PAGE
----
It seems you answered the question-- reproduction (i.e. population increase) and resources. Also many animals will split up into clans. The elder and/or strongest lead the groups.
For the animals that do migrate in an organized way, the migration is unlikely to be very far. Even large mammals are limited by geographical features like desert, mountains, and oceans.
But most animals do not have organized migrations.
Here is my answer. What is 2^30? Over 10,000,000. Point being that populations should spread quickly--exponetially minus the death rate. You wouldn't expect them to stay in Turkey.
Exponential growth usually isnÃ¢â‚¬â„¢t seen in larger animals like lizards unless the conditions are exceptionally good. But if they did reproduce fast, itÃ¢â‚¬â„¢s true that they might leave Turkey. But to get all the way to North America, South America, Australia, and all of the islands in between within 4000 years? That doesnÃ¢â‚¬â„¢t seem very plausible to me.
This is a weakness of evolution theory. The populations of vertebrates in 500 million years should have overrun the land many times, extinguishing resources and causing mass death many times over.
There are several mass extinctions in the old earth timeline, and some could have been due to a problem with resources. However, animal populations are often controlled by predator-prey relationships. If a population of herbivores begins to grow and eat all of the plants, the carnivore population will have more prey and grow as well. When the carnivore numbers become too high, the herbivore population will decrease in size. The plants will have a chance to grow again, and the whole cycle will start over. This is being observed in ecosystems all the time, and thereÃ¢â‚¬â„¢s no reason why it couldnÃ¢â‚¬â„¢t have happened in the past as well.
Genes are either turned off or on. Even in us. There are 'housekeeping' genes, and genes that are activated as the need arises.
ItÃ¢â‚¬â„¢s not always so black and white. In many cases a dimmer switch is a better analogy than a light switch. Genes can be turned to high, low, or anywhere in between.
Can you give me some data on these 'suppressed' genes? I mean i fully expect that if we have the same kind of hair then there are going to be similar genes. But the suppression is what I'm inquiring into.
Hair is made of the protein keratin, as you probably know. There are different types of keratins, and different genes coding for each type. Transcription factors can bind to the promoter sequences of these genes and increase the amount of keratin produced. Conversely, transcription of these genes can also be suppressed. If transcription factors are absent, then transcription will not be initiated and the protein will not be produced. Suppression can also occur if the promoter sequence is blocked. HOXC13 is a transcription factor which is involved in human hair growth. The amount of HOXC13 present and itÃ¢â‚¬â„¢s affinity for the promoter sequence affect the amount of hair keratins produced. Human are also missing a keratin gene that is present in chimps, which explains some of the differences between their hair and ours.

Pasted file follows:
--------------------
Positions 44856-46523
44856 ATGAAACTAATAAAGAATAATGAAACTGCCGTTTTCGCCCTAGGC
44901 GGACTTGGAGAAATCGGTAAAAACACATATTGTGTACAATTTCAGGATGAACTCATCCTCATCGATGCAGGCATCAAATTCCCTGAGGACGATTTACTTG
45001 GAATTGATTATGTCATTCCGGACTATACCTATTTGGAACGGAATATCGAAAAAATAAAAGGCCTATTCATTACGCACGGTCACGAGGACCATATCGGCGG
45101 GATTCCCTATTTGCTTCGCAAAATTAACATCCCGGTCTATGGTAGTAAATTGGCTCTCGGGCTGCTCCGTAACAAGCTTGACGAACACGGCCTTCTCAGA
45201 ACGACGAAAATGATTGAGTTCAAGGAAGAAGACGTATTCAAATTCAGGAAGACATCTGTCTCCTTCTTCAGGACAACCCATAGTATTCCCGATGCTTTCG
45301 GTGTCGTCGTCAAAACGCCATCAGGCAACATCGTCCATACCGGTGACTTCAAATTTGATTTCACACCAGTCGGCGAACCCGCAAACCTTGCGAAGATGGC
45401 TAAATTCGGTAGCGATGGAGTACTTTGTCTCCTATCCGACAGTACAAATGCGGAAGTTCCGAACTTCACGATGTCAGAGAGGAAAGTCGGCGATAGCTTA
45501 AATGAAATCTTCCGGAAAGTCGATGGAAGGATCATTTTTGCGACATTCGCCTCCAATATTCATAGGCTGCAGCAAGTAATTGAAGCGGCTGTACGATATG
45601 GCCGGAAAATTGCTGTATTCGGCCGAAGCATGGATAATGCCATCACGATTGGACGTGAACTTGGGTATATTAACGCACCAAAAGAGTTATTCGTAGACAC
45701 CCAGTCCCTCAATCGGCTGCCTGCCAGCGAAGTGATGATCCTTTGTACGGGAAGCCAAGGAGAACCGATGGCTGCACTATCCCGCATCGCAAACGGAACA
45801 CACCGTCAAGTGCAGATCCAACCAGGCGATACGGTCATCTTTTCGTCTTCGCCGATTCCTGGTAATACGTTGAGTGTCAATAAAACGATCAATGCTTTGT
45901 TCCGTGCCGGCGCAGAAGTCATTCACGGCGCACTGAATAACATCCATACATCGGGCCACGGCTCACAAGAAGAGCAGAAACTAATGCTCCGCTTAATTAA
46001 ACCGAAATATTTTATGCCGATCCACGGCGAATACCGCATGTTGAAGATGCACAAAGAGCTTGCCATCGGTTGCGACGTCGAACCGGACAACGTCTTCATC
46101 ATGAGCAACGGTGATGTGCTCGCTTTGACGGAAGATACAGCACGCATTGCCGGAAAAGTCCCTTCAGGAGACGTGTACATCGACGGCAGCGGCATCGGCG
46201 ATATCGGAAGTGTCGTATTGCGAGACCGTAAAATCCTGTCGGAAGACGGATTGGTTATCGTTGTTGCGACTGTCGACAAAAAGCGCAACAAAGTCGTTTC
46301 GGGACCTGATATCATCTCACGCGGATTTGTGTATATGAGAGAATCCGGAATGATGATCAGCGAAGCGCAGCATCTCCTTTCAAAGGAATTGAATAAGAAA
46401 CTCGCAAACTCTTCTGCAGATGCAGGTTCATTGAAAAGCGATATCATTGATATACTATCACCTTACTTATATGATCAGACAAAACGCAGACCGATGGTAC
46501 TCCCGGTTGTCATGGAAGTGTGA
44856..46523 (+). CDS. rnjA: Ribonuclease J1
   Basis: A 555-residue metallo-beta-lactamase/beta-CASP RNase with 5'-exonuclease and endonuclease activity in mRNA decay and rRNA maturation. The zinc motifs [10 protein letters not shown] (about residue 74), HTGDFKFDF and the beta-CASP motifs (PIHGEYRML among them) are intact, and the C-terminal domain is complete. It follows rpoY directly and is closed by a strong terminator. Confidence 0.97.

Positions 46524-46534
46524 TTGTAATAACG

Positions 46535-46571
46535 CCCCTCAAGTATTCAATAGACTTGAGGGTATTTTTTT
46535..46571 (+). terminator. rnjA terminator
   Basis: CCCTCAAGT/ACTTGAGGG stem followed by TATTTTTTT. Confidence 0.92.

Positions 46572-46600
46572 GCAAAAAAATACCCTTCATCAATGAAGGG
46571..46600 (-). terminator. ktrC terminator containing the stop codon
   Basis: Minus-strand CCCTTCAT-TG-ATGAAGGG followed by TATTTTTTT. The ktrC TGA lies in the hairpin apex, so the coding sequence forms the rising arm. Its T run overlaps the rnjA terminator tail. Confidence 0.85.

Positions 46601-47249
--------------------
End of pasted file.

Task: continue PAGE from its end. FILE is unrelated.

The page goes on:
Isabella, I'm disappointed in you . Canidae is a family, not a species. In this case there could been a kind or several kinds of dogs that could interbreed on the ark.
Oops, I should have clarified what I meant by dogs. I wasnÃ¢â‚¬â„¢t referring to Canidae, but rather to the domestic dog (Canis lupus). I just wanted to illustrate the physical variation that evolution (in this case, by artificial selection) can produce within a single species.
Let's be fair though. Bariminology is a much younger field, it has much less personel and funding. Much of the research must be done by biologists or microbiologists on their own time--unless they are working for a non for profit creationist organization like AiG.
What does baraminology research involve, exactly? IÃ¢â‚¬â„¢ve looked for information about it in the past, but IÃ¢â‚¬â„¢ve found nothing. You say itÃ¢â‚¬â„¢s a young field, but even if it were properly funded where do you see it going? WeÃ¢â‚¬â„¢ve already analyzed animal genotypes and deduced their relations to one another. ThatÃ¢â‚¬â„¢s how we define a species: two organisms that have enough genetic similarity to reproduce. And by using genetics, physical morphology, and developmental biology, we can take the relationship even further and classify similar animals according to genus and family and so forth. But all of this has been done already. What is baraminology looking for? Some sort of imaginary wall within the continuous spectrum of genotypes, so that you can conclusively say that two animals are separate kinds?